VINES: Loose, Wet, Perforated
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VINES: Loose, Wet, Perforated

CD Button De la Guardia, Lobo; Dodson, Church; Advocat, Stäudlin, Moore, Williams. Text. Navona NV6124

Recordings Loose Wet Perforated Cover 218
Critics Choice Button 1015 

PRUDES BE WARNED: Nicholas Vines’s Loose, Wet, Perforated is a dirty, dirty opera. But if you can stomach some naughtiness, this recording from Boston-based Guerilla Opera is hilariously bizarre. The composer took as his model the medieval morality play, infusing it with not-so-moral literature from that era—the potty humor and “locker-room talk” of Chaucer, Rabelais and the Carmina Burana. The allegorical characters Loose and Wet, respective symbols of sin and saintliness, undergo four ordeals in an enigmatic contest, the winner of which will be made whole in the midst of a “wholly unwholesome world.” In the first trial, the Ordeal of the Cross, the competitors attempt to “crucify” one another into submission by inventing increasingly disgusting blasphemies that they insert into a hagiographical account of Saint Angilbert. The good-hearted Wet, sickened by Loose’s pornographic and scatological heresies, embarks on a quest to “denounce indecency.” Vines ultimately offers a cynical view of humanity: Wet comes to the realization that sinfulness is rewarded, as evidenced by the meddling narrator and emcee, dubbed Perforated, who helps Loose to lie and cheat her way through the ordeals. In the final lesson presented in the story’s epilogue, the characters remind the audience that, like Perforated, “we are not whole, but wholly perforated”—that is, holey rather than holy.

Vines matches the gratuitous vulgarity of his libretto with a grotesque and often disturbing musical language. The opera is scored for a four-person chamber ensemble, though the players on this recording make a ruckus. Busy-sounding accompaniments sputter, snigger and gurgle below the surface, suddenly bursting out with jarring ejaculations—siren-like screeches from clarinetist Amy Advocat and saxophonist Philipp A. Stäudlin and suggestively drooping glissandos from trombonist Chris Moore. But there’s also a quirky, carnivalesque quality to Vines’s music that suits the opera’s Lewis Carroll-style puns and paradoxes. The composer sets up colorful passages for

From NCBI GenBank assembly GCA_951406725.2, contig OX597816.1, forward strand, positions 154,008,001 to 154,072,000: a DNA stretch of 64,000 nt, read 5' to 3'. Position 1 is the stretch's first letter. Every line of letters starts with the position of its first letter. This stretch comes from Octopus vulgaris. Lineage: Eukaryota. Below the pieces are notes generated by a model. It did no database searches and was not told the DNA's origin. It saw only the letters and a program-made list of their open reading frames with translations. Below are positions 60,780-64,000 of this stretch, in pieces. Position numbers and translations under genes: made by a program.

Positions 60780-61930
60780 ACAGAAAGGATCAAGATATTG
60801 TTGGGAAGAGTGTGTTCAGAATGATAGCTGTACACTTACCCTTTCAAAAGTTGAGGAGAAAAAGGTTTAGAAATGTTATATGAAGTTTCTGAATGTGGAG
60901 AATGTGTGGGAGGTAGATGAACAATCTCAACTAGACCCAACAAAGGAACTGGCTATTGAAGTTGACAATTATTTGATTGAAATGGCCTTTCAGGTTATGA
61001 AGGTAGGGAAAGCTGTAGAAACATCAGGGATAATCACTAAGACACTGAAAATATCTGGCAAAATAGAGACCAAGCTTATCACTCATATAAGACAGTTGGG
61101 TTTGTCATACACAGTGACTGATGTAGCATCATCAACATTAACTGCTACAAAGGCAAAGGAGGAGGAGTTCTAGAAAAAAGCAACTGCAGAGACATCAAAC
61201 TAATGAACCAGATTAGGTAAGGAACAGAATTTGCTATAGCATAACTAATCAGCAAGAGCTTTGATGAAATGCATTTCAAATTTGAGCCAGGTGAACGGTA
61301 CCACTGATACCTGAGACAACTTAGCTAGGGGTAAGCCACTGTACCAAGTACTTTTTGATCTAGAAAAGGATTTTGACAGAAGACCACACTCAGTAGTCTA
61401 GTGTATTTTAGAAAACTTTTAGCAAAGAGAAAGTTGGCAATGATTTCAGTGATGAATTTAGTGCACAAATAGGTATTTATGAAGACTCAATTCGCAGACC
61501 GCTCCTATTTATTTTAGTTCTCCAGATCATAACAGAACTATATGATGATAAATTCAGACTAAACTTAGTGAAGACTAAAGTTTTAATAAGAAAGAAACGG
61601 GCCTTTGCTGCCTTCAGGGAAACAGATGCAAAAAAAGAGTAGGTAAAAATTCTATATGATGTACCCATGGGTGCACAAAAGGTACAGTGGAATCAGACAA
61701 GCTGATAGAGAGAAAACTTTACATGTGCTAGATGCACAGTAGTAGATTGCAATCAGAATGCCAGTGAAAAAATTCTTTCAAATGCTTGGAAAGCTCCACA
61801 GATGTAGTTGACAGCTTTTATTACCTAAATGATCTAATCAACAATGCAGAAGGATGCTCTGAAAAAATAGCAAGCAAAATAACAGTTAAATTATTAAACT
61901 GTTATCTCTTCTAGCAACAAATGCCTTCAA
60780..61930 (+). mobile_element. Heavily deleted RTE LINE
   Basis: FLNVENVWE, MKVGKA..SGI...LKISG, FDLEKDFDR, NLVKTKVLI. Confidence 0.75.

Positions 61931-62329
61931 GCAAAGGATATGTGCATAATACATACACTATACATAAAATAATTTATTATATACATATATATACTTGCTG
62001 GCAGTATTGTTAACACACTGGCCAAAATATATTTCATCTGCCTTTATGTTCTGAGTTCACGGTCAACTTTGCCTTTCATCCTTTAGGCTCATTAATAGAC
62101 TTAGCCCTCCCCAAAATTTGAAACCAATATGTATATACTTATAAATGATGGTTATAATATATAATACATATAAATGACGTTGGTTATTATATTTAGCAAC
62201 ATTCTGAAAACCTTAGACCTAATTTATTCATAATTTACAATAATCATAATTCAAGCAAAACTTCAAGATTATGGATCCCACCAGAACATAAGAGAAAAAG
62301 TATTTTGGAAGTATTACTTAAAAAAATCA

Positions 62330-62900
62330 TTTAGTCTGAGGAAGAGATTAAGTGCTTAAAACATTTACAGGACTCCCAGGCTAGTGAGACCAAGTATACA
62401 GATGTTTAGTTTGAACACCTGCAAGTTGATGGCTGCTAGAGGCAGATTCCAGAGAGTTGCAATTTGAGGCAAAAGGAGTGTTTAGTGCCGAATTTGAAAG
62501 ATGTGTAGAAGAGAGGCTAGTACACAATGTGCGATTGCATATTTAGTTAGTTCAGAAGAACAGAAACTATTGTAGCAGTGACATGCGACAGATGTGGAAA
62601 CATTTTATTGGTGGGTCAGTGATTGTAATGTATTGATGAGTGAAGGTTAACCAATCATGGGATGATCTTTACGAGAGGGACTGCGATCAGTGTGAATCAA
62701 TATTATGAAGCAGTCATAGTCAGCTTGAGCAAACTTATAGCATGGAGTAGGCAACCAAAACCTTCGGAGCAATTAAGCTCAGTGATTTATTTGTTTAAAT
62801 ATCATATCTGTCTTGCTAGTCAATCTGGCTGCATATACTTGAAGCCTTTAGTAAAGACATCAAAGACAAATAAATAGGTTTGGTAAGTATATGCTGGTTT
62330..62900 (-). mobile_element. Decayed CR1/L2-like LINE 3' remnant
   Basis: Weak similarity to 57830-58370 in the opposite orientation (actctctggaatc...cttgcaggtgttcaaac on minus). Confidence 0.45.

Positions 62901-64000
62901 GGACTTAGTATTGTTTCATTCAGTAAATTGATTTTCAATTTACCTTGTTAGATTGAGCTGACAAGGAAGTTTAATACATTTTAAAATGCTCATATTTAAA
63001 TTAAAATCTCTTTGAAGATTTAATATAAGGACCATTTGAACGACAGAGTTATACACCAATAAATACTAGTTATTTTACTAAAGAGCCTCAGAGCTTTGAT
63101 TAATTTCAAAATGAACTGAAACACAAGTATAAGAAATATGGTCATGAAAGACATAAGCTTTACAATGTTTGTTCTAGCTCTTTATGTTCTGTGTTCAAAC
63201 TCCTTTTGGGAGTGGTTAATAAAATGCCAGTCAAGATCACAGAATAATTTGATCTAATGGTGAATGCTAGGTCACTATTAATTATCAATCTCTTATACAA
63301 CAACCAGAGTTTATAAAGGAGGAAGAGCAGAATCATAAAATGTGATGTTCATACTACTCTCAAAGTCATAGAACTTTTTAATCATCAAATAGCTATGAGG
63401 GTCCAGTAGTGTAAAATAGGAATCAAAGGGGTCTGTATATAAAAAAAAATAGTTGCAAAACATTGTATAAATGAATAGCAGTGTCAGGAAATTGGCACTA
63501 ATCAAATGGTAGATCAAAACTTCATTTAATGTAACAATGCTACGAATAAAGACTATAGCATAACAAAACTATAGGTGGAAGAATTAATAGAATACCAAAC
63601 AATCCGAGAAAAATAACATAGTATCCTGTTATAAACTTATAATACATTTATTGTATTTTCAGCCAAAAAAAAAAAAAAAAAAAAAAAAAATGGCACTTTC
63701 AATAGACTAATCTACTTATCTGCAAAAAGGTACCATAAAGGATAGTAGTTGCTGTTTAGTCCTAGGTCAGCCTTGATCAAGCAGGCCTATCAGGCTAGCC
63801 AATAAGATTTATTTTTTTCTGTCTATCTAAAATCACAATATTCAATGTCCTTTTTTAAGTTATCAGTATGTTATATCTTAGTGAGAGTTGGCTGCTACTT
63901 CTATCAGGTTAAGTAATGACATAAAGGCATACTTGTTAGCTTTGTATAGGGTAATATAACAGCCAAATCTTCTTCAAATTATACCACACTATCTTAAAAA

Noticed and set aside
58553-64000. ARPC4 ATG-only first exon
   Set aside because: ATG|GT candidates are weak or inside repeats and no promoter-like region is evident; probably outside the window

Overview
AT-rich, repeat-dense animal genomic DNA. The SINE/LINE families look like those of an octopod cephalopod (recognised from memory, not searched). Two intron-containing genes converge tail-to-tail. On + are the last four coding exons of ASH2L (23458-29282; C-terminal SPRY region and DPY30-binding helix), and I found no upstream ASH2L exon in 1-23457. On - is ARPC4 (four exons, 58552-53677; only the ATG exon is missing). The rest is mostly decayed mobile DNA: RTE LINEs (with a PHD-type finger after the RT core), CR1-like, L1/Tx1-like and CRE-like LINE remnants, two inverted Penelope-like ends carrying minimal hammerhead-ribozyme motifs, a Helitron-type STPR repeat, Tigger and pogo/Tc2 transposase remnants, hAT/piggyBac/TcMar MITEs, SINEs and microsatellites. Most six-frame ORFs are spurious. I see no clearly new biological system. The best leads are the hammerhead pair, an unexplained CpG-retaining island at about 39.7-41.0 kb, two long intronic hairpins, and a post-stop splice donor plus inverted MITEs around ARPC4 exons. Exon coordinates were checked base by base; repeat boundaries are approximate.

percussionist Mike Williams that unfold in a cartoonish sequence of noise events; ratchet, castanets, hi-hat and the marvelous rattling of the vibraslap follow, one after another, like a Rube Goldberg machine. Playful musical parody abounds, notably in the mock-solemn “Preamble,” for which Perforated sings a burlesque of Gregorian chant punctuated by dissonant woodwind fanfares. Later, Vines frames the first ordeal as a campy game show, which opens with a quotation of the little swirling motive that signaled scene changes in the 1960s Batman TV series.

Countertenor Doug Dodson makes for a sleazy Perforated, inserting sappy pop-inspired scoops into his angular vocal line and breaking out in manic, cackling repetitions of a single pitch. Brian Church’s light, lyric baritone is ideal for the quixotic Wet; Vines casts him as a naïve hero from tragic opera, combining the coloratura of Monteverdi’s Orfeo with the stuttering of Britten’s Billy Budd. Soprano Aliana de la Guardia struts her stuff as the wanton Loose. She has a trashy moment of vulnerability when her character performs a striptease, rubbing her “bits” against a greased-up pole while she sings of unresolved daddy issues. De la Guardia’s performance conjures an atmosphere of pathetic trailer-park depravity; accompanied by murky, moaning winds, she slides lewdly between pitches, reaching higher and higher into her piercing upper register as she laments her shameful impulse to “climb fast and loose.” —Joe Cadagin 

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